macOS has a number of built-in tools to detect Mac malware, with Background Task Manager added to the defenses last year. However, a security researcher says that this can be trivially bypassed, and that Apple failed to act on his recommendations to fix it.
Patrick Wardle presented his findings at the Defcon hacker conference, making the unusual decision to do so without advising Apple ahead of time …
Apple’s three-layer protection against Mac malware
First, it seeks to prevent installation of malware. It does this by vetting apps in the Mac App Store, and using Gatekeeper with Notarization to ensure that all other apps are signed by a recognized developer.
Second, if malware makes it through this layer, it uses XProtect to recognize malware and block it from running.
macOS includes built-in antivirus technology called XProtect for the signature-based detection and removal of malware. The system uses YARA signatures, a tool used to conduct signature-based detection of malware, which Apple updates regularly. Apple monitors for new malware infections and strains, and updates signatures automatically — independent from system updates — to help defend a Mac from malware infections. XProtect automatically detects and blocks the execution of known malware.
Third, even if malware has run once, Apple seeks to prevent it doing so in future. The company frequently updates XProtect to look for newly identified malware. Additionally, Apple last year introduced a Background Task manager, which looks for the most dangerous form of malware: apps that persist.
Background Task Manager
Some malware executes once, for example to steal personal data, and then quits. But the most dangerous form of malware persists. This form of malware can monitor ongoing user activity, download new elements from an attacker’s server, and more.
Apple seeks to detect this by looking for the installation of new persistent tasks, and notifying both users and third-party security tools running on the Mac. Since many legitimate apps create persistent tasks, you shouldn’t worry if you install a new app from the Mac App Store, or a trusted developer, and receive this alert.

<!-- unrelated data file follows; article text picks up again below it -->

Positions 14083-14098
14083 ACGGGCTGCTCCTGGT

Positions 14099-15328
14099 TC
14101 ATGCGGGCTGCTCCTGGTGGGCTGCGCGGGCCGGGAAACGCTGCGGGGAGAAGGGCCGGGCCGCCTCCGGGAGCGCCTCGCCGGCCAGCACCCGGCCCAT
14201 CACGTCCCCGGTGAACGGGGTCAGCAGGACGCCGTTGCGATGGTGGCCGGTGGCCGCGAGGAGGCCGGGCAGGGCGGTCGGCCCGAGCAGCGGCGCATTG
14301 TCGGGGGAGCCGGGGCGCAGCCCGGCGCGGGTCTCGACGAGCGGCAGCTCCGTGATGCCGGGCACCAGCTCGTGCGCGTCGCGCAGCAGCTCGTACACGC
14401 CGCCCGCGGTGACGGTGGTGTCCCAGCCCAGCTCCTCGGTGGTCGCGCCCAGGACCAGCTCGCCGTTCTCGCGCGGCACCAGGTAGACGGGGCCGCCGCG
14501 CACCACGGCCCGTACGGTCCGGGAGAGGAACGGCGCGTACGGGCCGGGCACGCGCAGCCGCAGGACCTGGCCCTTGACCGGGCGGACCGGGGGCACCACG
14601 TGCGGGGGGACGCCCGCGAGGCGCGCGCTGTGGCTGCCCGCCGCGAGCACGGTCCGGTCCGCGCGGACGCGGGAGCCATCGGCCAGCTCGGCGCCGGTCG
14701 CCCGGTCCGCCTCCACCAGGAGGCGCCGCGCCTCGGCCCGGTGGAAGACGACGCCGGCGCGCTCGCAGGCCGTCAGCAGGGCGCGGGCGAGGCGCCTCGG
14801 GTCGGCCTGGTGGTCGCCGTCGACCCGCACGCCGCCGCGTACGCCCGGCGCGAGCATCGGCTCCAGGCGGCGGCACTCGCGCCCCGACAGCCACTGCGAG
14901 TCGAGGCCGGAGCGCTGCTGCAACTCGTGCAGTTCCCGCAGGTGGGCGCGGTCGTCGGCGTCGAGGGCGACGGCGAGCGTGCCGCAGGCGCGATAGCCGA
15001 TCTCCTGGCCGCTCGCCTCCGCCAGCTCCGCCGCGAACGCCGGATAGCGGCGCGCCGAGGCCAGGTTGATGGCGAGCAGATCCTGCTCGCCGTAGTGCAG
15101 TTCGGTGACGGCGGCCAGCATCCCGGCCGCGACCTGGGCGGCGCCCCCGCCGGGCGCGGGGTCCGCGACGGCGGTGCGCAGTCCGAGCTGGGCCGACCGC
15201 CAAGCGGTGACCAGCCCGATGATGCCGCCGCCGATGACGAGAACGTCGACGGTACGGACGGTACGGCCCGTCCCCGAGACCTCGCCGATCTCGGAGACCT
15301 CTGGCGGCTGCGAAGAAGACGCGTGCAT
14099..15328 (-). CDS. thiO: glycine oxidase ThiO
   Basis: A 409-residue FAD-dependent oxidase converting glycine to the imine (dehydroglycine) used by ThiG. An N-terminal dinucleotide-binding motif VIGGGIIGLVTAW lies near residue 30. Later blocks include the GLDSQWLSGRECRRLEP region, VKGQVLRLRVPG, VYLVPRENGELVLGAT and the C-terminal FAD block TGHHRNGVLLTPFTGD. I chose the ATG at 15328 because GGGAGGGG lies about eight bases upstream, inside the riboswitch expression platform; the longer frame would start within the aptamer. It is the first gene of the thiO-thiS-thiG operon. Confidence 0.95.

But if an alert comes out of nowhere, that’s a sign that your Mac may have been compromised.
But it can be easily bypassed
Security researcher Patrick Wardle last year notified Apple of a number of faults he discovered with the way this works. He knows a thing or two about the challenges of implementing this type of protection as he’d previously created his own tool to do the same job.
But he told Wired that Apple failed to address the more fundamental issues he discussed with the company.
When Background Task Manager first debuted, Wardle discovered some more basic issues with the tool that caused persistence event notifications to fail. He reported them to Apple, and the company fixed the error. But the company didn’t identify deeper issues with the tool.
“We went back and forth, and eventually, they fixed that issue, but it was like putting some tape on an airplane as it’s crashing,” Wardle says. “They didn’t realize that the feature needed a lot of work.”
Background Task Manager bypasses revealed
Normally, Wardle would only share details of exploits after Apple has fixed them. In this case, however, he says that the Cupertino company seems to have no interest in doing so, and he has thus chosen to share at the Defcon hacker conference the bypasses he discovered.
One of them requires root access to the target Mac, but two others don’t.
Wardle also found two paths that don’t require root access to disable the persistence notifications Background Task Manager is supposed to send to the user and to security monitoring products. One of these exploits takes advantage of a bug in how the alerting system communicates with the core of a computer’s operating system known as the kernel. The other capitalizes on a capability that allows users, even those without deep system privileges, to put processes to sleep. Wardle found that this capability can be manipulated to disrupt persistence notifications before they can get to the user.
He chose this course of action, he says, because Background Task Manager currently offers a false sense of security to users and security companies alike, who may think this aspect of protecting against Mac malware is already in place.
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